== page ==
I’m an Air Force brat. Although I never liked that designation (probably because I was one), I grew up on United States Air Force bases. I was born in Northern California and spent time in four other states “on base” as a kid and around people of every type – military people. My parents were of humble origin in West Virginia and Mississippi and my dad’s promotion through the ranks of the Air Force brought a brand new mobility and ability to travel and meet folks and go to school together, play together on teams, and listen to music together.
So, even though I knew John Denver’s “Country Roads” as a sacred anthem of the WV family, I heard every style of music “on base” and my friends were diverse and yet aligned for purpose in the Air Force. I would never trade that experience of officers and enlisted families, people from every state, social class, ethnic origin, and career path all living and working together. It makes for a worldview of openness to other people, varied opinions, and range of music, as I stress daily: WE ALL LOVE OUR MUSIC – and we can share that music joyfully.
My dad’s favorite music is marching band military music. Not a popular genre. But I love that he loves it and I’m a trumpet player of sorts, so yeah, I like it. Powerful stuff. And through time, a lot of military music has signaled war and coming doom on peoples. But this Memorial Day, I celebrate in peace time with my dad, thirty-year Air Force veteran, and with those who love the United States of America. I happily memorialize the thousands of committed men and women who have given their lives for freedom over the years and around the world. When I hear the big bands or the marching bands play patriotic music for my country, I do celebrate the music itself, important, and the message and meaning embedded in our culture.
I thought I would keep moving along and have a different topic each week, beginning with “A Visible Created World” and then “Music is Important” and then….Music is Important 2, 3, and now 4. It just is completely true that music is vital to our lives and underestimated and overlooked in support and planning and (sometimes) quality execution. So I celebrate all music and will keep doing that until the series plays out. Just yesterday, someone had some hip hop beats playing in the car next to my convertible and my passenger was a trumpet player. I said, “What would be cool would be for you to break out your horn and drop this Spanish style trumpet line over those beats out the car window together with his music bed.” That is the “Music is Important” spirit, fun and shared.
Click off the sound on the YouTube video that inspires you. Mute the video ad. Watch the sweeping drone aerial shots of mountainous glory with no music bed purchased by the creator. Heck, even check out the auto insurance advertisement with no music. Imagine that.
If you do really imagine the world with no music, and really do it, there becomes a little rise of desperation that you will notice. Music is so vitally intertwined with our response mechanisms to content we experience daily. Desperation builds around the loss of meaning and reduction of inspiration and failure to communicate any story.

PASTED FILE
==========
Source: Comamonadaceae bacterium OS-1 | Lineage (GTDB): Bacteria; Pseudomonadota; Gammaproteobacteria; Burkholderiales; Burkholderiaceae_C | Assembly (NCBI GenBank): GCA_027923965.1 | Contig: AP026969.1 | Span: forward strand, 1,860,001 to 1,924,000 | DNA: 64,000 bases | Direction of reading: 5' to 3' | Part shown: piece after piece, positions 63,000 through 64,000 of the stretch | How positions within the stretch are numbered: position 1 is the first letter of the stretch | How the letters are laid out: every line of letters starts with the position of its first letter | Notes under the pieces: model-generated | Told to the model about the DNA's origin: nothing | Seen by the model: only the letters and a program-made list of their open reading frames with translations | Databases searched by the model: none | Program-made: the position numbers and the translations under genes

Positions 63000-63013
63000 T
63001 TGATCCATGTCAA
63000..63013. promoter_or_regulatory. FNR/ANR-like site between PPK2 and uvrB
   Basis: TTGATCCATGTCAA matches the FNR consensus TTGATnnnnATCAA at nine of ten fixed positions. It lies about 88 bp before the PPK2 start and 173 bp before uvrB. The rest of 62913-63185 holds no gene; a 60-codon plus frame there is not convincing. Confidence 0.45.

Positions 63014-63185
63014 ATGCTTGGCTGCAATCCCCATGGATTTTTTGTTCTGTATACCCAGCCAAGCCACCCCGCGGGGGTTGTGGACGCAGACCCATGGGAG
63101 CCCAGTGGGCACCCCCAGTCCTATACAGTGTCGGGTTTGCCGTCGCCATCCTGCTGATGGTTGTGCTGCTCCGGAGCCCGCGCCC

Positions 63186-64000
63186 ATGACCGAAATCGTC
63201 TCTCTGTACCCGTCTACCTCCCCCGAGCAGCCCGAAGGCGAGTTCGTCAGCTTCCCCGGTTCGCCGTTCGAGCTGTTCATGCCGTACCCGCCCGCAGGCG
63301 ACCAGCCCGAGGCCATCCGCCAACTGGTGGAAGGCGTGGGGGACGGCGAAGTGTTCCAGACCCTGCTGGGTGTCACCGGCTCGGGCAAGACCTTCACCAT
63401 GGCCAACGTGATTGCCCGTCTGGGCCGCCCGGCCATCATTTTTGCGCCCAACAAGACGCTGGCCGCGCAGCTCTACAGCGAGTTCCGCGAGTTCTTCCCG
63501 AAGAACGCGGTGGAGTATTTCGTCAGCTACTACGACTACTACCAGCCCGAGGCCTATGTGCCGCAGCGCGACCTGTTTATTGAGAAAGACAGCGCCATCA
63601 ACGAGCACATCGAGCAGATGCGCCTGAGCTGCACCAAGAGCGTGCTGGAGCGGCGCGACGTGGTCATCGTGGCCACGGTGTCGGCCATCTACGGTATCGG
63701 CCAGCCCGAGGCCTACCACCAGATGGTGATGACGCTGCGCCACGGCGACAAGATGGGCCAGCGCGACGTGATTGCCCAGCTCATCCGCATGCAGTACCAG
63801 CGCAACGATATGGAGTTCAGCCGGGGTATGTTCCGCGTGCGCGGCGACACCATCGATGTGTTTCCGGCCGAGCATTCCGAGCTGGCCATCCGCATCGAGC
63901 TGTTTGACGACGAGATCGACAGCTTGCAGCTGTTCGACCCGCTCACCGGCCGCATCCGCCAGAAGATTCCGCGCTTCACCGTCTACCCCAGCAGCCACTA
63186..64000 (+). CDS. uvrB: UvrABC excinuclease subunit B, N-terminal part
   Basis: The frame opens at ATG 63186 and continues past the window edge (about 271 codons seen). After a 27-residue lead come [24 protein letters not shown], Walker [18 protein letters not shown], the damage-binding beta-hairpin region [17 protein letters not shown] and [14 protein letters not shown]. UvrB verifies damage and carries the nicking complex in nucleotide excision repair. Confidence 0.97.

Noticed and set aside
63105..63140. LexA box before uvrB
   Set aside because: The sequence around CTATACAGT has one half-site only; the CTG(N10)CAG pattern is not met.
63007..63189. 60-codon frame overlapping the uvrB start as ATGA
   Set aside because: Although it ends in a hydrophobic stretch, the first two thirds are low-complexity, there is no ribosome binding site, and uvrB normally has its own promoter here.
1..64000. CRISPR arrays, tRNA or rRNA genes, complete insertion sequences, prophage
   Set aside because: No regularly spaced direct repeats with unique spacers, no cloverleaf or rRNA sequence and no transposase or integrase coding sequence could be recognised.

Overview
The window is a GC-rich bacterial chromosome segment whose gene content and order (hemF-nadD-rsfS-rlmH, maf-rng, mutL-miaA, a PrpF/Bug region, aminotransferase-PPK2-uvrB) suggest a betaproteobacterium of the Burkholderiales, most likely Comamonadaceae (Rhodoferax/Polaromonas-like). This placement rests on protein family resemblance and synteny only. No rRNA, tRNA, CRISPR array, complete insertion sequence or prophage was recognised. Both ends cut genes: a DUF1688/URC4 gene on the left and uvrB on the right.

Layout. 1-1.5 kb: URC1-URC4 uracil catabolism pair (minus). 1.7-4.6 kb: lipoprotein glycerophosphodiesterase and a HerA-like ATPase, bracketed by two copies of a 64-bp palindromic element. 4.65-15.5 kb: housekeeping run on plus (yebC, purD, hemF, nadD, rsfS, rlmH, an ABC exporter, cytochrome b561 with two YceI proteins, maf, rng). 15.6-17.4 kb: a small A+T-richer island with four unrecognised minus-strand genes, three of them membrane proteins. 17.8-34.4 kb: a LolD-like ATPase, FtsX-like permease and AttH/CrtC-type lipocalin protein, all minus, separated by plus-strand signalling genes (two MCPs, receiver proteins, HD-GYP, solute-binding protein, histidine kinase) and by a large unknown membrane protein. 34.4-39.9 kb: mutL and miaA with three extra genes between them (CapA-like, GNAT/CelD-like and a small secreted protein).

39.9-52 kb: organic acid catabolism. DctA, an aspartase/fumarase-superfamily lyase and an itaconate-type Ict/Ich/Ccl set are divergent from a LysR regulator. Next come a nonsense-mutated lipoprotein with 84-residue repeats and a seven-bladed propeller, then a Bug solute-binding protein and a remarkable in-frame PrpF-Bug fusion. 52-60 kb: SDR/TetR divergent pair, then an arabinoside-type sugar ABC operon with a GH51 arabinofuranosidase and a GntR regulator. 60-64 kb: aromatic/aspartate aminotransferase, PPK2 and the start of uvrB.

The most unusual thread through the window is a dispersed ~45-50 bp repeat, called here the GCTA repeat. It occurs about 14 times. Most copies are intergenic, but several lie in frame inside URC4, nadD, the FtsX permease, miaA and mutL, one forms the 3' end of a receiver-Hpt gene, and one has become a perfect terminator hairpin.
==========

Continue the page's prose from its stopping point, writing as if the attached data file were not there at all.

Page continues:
We need music in our lives.
My wife Joy and I watched “The Quiet Place” this week and she had never seen it. What a great pleasure for me to see her hesitantly take in the world of fear, a world without talking and just very low sounds. I won’t spoil this thriller of a movie but I noticed one new thing as I watched it – when the first song that comes on, from an artist I definitely do not appreciate much, it was so welcome, so warm, so homey, and sweet to my ears that I noticeably relaxed and exhaled and rested as it played (in the headphones only in the movie). What a delight to hear a singing voice with so much silence and tension.
If this pandemic has shown us globally anything good at all, it is the need for connection and the longing for interaction through the realities we face all the time of life and death. Music makes that connection more focused and deeper for context and celebration and grieving and thoughtfulness. Maybe the world has slowed down a bit in the past months for you and now you can have time to sit and listen to music. Maybe you can get out those old vinyl records or tune into that terrestrial radio station that plays obscure music down low on the dial and explore people’s stories. I know my adult sons have shared music with me at a higher rate this month.
So, even though it is sometimes that same sonorous soundtrack to inspire your purchase of some cleaning product by sweeping across gorgeous countryside with ambient piano jangling, or the beat that gets you going in the morning without your workout, or the little tune a child stings while working on a project – listen to music. We need it in our lives, it is important, and those who create it are inspired by all of our stories as they create something new from 12 tones and their experience. Listen.
Music is important.
Music is Important
Every day I hear a song that gives me a pleasant memory. I might be in a store somewhere (back when we could be in stores), or walking through my neighborhood, or listening to my family activities in other rooms, and a song will always rise to give me some positive feeling daily. I will remember where I was when I first heard it, or who I was with, or that one special night with friends before or after the concert. It transports me to that place.
Music is important.
Not just important because it can transport me, but it can lift people from a dark place. It can express when we don’t know how, and it can soothe and smooth the hard spots in our heart or in this life. By now, everyone also knows it helps form the brain better, it opens up pathways with the “Mozart effect”, and schools with music programs tend to do better with student performance than those without arts. Music does a lot of complex and foundational work in human beings.